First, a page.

Team news: Shay Given returns from a hamstring injury for Aston Villa, while Robbie Keane is likely to start on the bench as he begins his loan spell from LA Galaxy. Emile Heskey (Achilles) is out for a month. Everton could hand a debut to new signing Darron Gibson, although Sylvain Distin (hamstring) misses out, with Shane Duffy likely to come in.

Blackburn v Fulham

Odds: Home 2-1; Draw 23-10, Away 11-8.

Kick-off: Today, 3pm (Highlights BBC 1 10.20pm)

Team news: Steve Kean hopes to welcome back Paul Robinson (calf), Junior Hoilett and David Dunn (both hamstring) from injury, along with the rested Chris Samba. Scott Dann (testicle) remains short of fitness. Fulham have Andrew Johnson (groin) and Simon Davies (back), while Dickson Etuhu and Mark Schwarzer are nearing returns.

Chelsea v Sunderland

Odds: Home 2-5; Draw 7-2, Away 15-2.

Kick-off: Today, 3pm (Highlights BBC 1 10.20pm)

Team news: Florent Malouda is a doubt for Chelsea after picking up a knock in last Sunday's win over Portsmouth, although Daniel Sturridge and John Terry are fit. Michael Essien, John Obi Mikel and Branislav Ivanovic are close to returns. Sunderland welcome back Nicklas Bendtner (knee) and long-term absentee Fraizer Campbell (knee).

Liverpool v Stoke

Odds: Home 2-5; Draw 100-30, Away 8-1.

Kick-off: Today, 3pm (Highlights BBC1 10.20pm)

Team news: Jose Enrique is likely to be recalled for Liverpool after missing the midweek win at Manchester City, but Jay Spearing (hamstring) is absent. Stoke manager Tony Pulis has a number of concerns over his players, with Jonathan Woodgate, Marc Wilson and Ryan Shotton all set to undergo late checks. Andy Wilkinson (knee) returns.

Man United v Bolton

Odds: Home 1-7; Draw 7-1, Away 16-1.

Kick-off: Today, 3pm (Highlights BBC 1 10.20pm)

Team news: Manchester United will give late checks to Chris Smalling and Phil Jones, while Anderson is also a doubt. Paul Scholes could start on the bench. Gary Cahill remains in Bolton manager Owen Coyle's plans as his protracted move to Chelsea rumbles on. Jussi Jaaskelainen (thigh) has a chance of returning in goal.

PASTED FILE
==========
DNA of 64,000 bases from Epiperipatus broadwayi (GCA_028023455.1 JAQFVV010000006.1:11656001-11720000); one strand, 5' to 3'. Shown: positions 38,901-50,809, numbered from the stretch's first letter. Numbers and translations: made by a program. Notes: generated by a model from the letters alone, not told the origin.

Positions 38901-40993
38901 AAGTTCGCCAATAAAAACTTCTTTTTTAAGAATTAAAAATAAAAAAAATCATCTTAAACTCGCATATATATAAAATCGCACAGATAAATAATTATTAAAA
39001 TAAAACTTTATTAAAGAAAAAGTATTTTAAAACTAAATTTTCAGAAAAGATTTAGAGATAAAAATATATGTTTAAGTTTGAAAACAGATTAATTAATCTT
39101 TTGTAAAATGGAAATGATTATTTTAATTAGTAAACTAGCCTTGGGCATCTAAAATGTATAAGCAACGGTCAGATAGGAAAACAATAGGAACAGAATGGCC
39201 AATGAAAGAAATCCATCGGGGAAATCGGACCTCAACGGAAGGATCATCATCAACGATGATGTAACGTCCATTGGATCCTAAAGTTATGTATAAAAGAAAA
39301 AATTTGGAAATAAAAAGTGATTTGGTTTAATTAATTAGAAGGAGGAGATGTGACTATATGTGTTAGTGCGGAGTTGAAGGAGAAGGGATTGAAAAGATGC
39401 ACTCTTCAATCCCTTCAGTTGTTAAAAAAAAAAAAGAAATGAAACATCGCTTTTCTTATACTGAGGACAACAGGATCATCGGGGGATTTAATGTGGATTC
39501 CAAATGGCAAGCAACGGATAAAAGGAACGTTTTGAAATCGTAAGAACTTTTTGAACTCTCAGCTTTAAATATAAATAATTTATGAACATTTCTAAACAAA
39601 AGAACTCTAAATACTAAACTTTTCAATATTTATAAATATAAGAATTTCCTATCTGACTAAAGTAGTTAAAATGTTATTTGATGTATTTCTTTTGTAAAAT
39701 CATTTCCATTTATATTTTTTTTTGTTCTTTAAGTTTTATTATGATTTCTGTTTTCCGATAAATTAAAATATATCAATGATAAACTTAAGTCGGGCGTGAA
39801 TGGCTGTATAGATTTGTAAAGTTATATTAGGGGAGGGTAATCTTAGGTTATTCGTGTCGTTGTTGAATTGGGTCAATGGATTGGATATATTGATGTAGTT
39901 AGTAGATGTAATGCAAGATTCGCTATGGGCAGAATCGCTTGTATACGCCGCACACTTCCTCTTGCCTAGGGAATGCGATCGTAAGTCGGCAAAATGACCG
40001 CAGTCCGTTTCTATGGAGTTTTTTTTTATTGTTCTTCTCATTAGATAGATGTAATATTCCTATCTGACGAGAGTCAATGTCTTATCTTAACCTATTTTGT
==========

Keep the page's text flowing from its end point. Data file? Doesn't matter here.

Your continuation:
Tottenham v Wolves

Odds: Home 1-4; Draw 9-2, Away 12-1.

Kick-off: Today, 3pm (Highlights BBC 1 10.20pm)

Team news: Scott Parker (knee) remains a doubt for Tottenham, with Jake Livermore again likely to step in. Ledley King (hamstring) is out, while Aaron Lennon may be rested. Tom Huddlestone (ankle) has returned to training. Wolves have Nenad Milijas available after a ban, while defender Roger Johnson (ankle) also makes the squad.

West Brom v Norwich

Odds: Home 11-10; Draw 5-2, Away 14-5.

Kick-off: Today, 3pm (Highlights BBC 1 10.20pm)

Team news: West Bromwich Albion will give late checks to Gareth McAuley, Jonas Olsson (both calf), Jerome Thomas, Youssouf Mulumbu (both groin), Paul Scharner (Achilles) and Shane Long (back). Chris Brunt (ankle) remains out. Norwich welcome back goalkeeper John Ruddy (family), while Marc Tierney has returned to training.

Newcastle v QPR

Odds: Home 8-11; Draw 13-5, Away 4-1.

Kick-off: Tomorrow, 1.30pm (Sky Sports 1; Highlights BBC 2 10pm)

Team news: Danny Guthrie (groin) is back for Newcastle in place of the African Cup of Nations-bound Cheick Tioté. Sammy Ameobi (knee) is out for a few months. Mark Hughes is without Joey Barton (suspension), Adel Taarabt and Armand Traoré (African Cup) for his debut as QPR manager.

Swansea v Arsenal

Odds: Home 15-4; Draw 5-2, Away 4-5.

Kick-off: Tomorrow, 4pm (Sky Sports 1; Highlights BBC 2 10pm)

Team news: Brendan Rodgers will make changes to the Swansea line-up from the side that beat Barnsley last weekend, with Gylfi Sigurdsson in line for a full debut. Arsenal have Johan Djourou back from suspension, while Thierry Henry is pushing for a second full debut.

Wigan v Manchester City

Odds: Home 8-1; Draw 100-30, Away 2-5.

Kick-off: Monday, 8pm (Sky Sports 1; Highlights Sky Sports 1 12.30am)

Team news: Albert Crusat (back) returns to contention for Wigan, but Roberto Martinez is without Mohamed Diame (African Cup of Nations). Manchester City hope to have David Silva fit following an ankle injury, but Mario Balotelli (ankle) is a doubt and Vincent Kompany suspended.